About the Book
An Oxford-educated Muslim living in Northern London, Shelina Janmohamed
just wants to find the right man-the kind of man with whom she can share her
life and her faith. But when she begins her search, using the traditional route
of an "arranged" marriage, she has no idea how much growth and discovery
the next ten years will bring.
This humorous and insightful memoir offers a relatable look into the struggle
to find "the One," while also bringing to life one person's spiritual
quest of "seeking divine love through the medium of worldly love."
Through colorful anecdotes and thoughtful introspection, Janmohamed showcases
a life balancing on the cusp between modern feminism and traditional faith.
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"Janmohamed enlightens readers and reminds us all of our common humanity,
with, or without, a headscarf. A thoughtful and captivating read!" Gail
Tsukiyama, author of Street of a Thousand Blossoms
"Janmohamed's colorful and often humorous memoir shows us how those of
another culture and religion might navigate the search for love, that most universal
of themes. Perfect for the bedside table, but enlightening, as well." Sumbul
Ali-Karamali, author of The Muslim Next Door: the Qur'an, the Media, and
that Veil Thing
"A delightful memoir that celebrates spirituality, self-empowerment, female
agency and resistance to cultural (both 'Eastern' and 'Western') dictates on
women's roles and identities." Randa Abdel-Fattah, author of Does
My Head Look Big in This?
"Her journey is at times hilarious, but also a rare and fascinating insight
into what it means to be a Muslim woman." The Good Book Guide
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About the Author
Shelina Zahra Janmohamed graduated from New College, Oxford, and has become
one of the UK's hundred most influential Muslim women, as named by the Times
of London. In her role as an influential commentator on British Islam, she is
a columnist for EMEL magazine, and a regular contributor to the Guardian and
the BBC. Her blog, Spirit21, has won several awards, including the Brass Crescent
Award for Best Blog. Janmohamed lives in London and has appeared on numerous
British television networks.
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Questions for Discussion
Identify the main themes in this book. How did Janmohamed's treatment of
these themes challenge, enhance, or illuminate your understanding of them
and of yourself?
Janmohamed uses many creative devices to make her points, such as writing
imaginary conversations in script form, making lists, etc. How does this
affect your reading of the book? How do these devices contribute to the
Janmohamed uses many pop cultural references (John Travolta, Pride and
Prejudice, Disney) as well as humor ("Fortunately, I am having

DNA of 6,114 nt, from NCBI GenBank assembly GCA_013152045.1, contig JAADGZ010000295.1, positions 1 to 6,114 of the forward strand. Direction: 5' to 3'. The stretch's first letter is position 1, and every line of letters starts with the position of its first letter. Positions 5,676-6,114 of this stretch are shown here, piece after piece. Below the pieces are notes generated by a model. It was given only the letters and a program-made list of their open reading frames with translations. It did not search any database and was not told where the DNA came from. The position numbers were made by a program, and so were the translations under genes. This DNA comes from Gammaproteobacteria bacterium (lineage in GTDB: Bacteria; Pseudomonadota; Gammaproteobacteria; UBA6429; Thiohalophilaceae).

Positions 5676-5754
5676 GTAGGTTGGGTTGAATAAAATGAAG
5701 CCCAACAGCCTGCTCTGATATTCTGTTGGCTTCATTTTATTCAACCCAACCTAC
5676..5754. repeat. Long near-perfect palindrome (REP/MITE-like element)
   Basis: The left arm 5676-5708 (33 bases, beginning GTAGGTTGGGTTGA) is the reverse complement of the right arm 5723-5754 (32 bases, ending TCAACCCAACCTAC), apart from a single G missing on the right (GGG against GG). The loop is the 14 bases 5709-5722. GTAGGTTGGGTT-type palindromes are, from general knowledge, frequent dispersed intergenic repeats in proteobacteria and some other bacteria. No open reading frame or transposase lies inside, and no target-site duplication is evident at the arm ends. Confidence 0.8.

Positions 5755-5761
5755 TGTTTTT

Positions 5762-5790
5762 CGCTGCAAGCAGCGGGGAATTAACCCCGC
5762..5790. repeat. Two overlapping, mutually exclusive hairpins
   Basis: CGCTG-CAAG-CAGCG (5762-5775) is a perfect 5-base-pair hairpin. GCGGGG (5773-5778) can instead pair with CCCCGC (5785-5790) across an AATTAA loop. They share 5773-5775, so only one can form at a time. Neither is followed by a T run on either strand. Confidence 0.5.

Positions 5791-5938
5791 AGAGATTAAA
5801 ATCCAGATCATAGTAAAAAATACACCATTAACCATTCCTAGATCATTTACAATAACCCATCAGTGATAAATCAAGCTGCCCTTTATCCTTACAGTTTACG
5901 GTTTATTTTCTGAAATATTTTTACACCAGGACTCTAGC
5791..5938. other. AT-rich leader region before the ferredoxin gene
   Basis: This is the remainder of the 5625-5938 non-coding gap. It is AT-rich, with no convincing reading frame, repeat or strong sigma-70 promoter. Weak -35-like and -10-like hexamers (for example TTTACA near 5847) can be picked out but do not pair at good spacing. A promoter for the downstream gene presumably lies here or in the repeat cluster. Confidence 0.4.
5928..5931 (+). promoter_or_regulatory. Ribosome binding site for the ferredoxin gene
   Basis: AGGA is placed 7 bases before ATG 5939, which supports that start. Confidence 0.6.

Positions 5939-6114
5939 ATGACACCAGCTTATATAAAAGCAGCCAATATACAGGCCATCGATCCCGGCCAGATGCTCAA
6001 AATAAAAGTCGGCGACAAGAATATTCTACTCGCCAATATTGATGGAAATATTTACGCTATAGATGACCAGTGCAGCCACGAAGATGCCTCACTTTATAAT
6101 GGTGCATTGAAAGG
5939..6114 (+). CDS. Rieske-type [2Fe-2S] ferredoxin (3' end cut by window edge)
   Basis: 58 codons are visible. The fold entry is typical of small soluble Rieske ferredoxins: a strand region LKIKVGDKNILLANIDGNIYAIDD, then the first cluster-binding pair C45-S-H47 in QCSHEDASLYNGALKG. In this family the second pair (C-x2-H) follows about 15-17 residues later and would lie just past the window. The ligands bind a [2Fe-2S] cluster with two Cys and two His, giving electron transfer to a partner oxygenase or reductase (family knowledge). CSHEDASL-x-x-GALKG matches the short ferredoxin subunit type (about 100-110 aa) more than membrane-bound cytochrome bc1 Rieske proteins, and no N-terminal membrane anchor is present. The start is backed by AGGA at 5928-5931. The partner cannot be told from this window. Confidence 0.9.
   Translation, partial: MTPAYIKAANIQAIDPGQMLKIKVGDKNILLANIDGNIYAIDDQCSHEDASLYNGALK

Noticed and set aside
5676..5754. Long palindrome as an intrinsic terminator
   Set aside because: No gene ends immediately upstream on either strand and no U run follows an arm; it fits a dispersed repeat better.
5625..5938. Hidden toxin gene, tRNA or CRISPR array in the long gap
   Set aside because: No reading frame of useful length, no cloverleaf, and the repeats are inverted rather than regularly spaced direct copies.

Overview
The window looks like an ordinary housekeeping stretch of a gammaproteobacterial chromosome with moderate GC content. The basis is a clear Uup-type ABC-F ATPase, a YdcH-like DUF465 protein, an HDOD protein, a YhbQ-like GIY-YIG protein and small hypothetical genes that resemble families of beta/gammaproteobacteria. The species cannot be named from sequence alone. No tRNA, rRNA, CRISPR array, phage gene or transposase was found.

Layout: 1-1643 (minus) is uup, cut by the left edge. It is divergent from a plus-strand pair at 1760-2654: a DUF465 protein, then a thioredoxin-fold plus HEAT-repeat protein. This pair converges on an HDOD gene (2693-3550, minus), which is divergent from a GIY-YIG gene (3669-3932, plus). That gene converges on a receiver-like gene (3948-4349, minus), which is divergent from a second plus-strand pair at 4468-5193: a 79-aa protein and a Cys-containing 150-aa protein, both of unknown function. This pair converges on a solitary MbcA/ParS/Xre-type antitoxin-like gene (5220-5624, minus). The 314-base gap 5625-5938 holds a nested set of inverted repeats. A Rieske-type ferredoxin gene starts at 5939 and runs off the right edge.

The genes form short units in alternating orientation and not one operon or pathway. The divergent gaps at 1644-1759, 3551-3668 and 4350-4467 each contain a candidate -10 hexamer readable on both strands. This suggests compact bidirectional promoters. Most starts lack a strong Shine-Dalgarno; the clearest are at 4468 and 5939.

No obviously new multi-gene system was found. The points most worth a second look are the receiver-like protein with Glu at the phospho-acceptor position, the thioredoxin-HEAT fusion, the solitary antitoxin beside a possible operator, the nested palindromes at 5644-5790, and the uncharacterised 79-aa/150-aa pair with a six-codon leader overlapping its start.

a Good Headscarf Day." (p. 3)) throughout the book to describe her
thoughts and/or expectations. How did these references enhance or detract
from your reading of her story? What do you think was the purpose of this
strategy, and did it succeed?
Society and Tradition"
- Janmohamed defends the Muslim strategy of arranging marriage when she writes,
"By [the third meeting] you should know if he was the one or if she was
your wife-to-be. And really, truly, having spent intensive sessions with them,
and armed with details of their life, family, intentions, reputation, and
aspirations, why wouldn't you know?" (p. 24). How do you feel about this
- As Janmohamed describes the Buxom Aunties, "They were loud and powerful
and rang with the legacy of thousands of years of tradition and heritage.
Who was I to disobey their laws?" (p. 13). Do you face similar struggles
within your own family traditions or cultural heritage? How did Janmohamed's
feelings on this matter change as she grew throughout the book?
- When Janmohamed describes her meeting with her first suitor, she asks, "Don't
all relationships begin with a simple conversation to find out about each
other, whatever the setting? Is this any different from chatting with someone
in a bar, club, or restaurant?" (p. 17). What do you think?
Faith and Values
- Janmohamed mentions on page 36 that "setting faith over tradition
[my mother's] approach to life." This theme of faith vs. tradition appears
often throughout the book. How does it influence Janmohamed? Can you think
of some examples of times when she struggled with contradictions between the
two? Do you ever find yourself struggling similarly?
- When describing her grandmother, Janmohamed writes of her "radiant
energy," her ability to be "always content," and her "calm
demeanor." She attributes these characteristics to her grandmother's
"constant consciousness of God. She was always with her Creator, always
thinking of her Sustainer, always connected" (p. 103). Do you find that
a similar connectedness to something you believe in brings you such happiness?
If not faith, then what?
- On page 156, Janmohamed asks, "What was the point of a social value
if it wasn't practiced out in society?" Do you find yourself hiding any